A superb early morning walk down the Cuckmere this morning with Paula was enlivened by finding a splendid Great White Egret that was sat on the west side in the field below Harry's Bush just before 8.30am, when around 9.45am it flew over to the scrape and showed well where it was sat among Little Egrets. The Short-eared Owl was also still about. Couldn't have asked for better conditions this morning, just a shame a Little Auk wasn't lurking somewhere.
Final totals include:
Great White Egret - 1 adult (my 2nd patch record, and 2nd this year!!)
Short-eared Owl - 1
Red-throated Diver - 1 flew west close inshore
Redshank - 20
Dunlin - 3
Lesser Redpoll - 3 feeding by the scrape Water Rail - 1h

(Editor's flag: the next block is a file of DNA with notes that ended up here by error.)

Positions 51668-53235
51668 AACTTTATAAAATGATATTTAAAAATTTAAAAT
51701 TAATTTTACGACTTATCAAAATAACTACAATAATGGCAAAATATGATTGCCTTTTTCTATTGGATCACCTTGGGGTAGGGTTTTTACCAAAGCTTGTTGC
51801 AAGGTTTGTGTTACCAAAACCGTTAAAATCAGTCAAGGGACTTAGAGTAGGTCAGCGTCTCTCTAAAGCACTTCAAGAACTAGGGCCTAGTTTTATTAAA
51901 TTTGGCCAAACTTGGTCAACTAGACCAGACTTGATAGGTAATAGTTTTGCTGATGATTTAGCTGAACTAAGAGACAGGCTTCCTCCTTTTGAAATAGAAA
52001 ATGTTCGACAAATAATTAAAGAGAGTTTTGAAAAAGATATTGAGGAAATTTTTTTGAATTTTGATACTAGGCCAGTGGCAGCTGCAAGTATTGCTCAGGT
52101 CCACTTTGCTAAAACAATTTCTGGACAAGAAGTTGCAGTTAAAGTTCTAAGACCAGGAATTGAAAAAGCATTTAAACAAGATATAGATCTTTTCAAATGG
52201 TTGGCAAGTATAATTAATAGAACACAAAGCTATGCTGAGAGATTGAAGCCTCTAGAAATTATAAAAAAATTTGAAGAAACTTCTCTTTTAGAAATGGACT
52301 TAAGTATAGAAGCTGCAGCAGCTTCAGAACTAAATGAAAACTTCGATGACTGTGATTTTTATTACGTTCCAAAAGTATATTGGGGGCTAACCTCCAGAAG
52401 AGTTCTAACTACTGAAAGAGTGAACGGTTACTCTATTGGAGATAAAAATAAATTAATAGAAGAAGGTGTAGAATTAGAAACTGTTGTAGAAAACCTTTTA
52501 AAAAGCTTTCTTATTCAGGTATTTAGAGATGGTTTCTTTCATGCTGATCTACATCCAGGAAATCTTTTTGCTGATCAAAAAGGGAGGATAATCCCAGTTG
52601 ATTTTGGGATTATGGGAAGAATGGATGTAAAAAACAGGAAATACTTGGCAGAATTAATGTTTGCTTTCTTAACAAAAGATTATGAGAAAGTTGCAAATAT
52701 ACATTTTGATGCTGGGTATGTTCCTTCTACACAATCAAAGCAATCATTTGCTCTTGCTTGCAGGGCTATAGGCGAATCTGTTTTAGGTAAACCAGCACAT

Brent Geese - 40
Kingfisher - 2
Great White Egret re-located itself to the scrape (the slight yellowish tinge to the tibia I assume makes it an adult)
after originally being found on the west side viewed from the east riverbank
still a good site record despite them being seen regularly in the far east of the county
Brent Geese along the main river - 40 is a good count but no doubt birds are stopping off here before continuing further west
A tough day to be out with a very cold north-westerly wind and a small flurry of snow, The Great Northern Diver showed well this morning. Afterwards checked Newhaven Harbour but nothing found in the Gull flock on low tide. Splash Point afterwards was like seawatching in the Arctic but some noteworthy species were logged. A brief visit to Piddinghoe Pond after unsurprisingly didn't produce anything of note.
Splash Point totals between 11.15-12.30 produced:
Common Scoter - 2 Common Snipe - 2 flew west
Guillemot - 2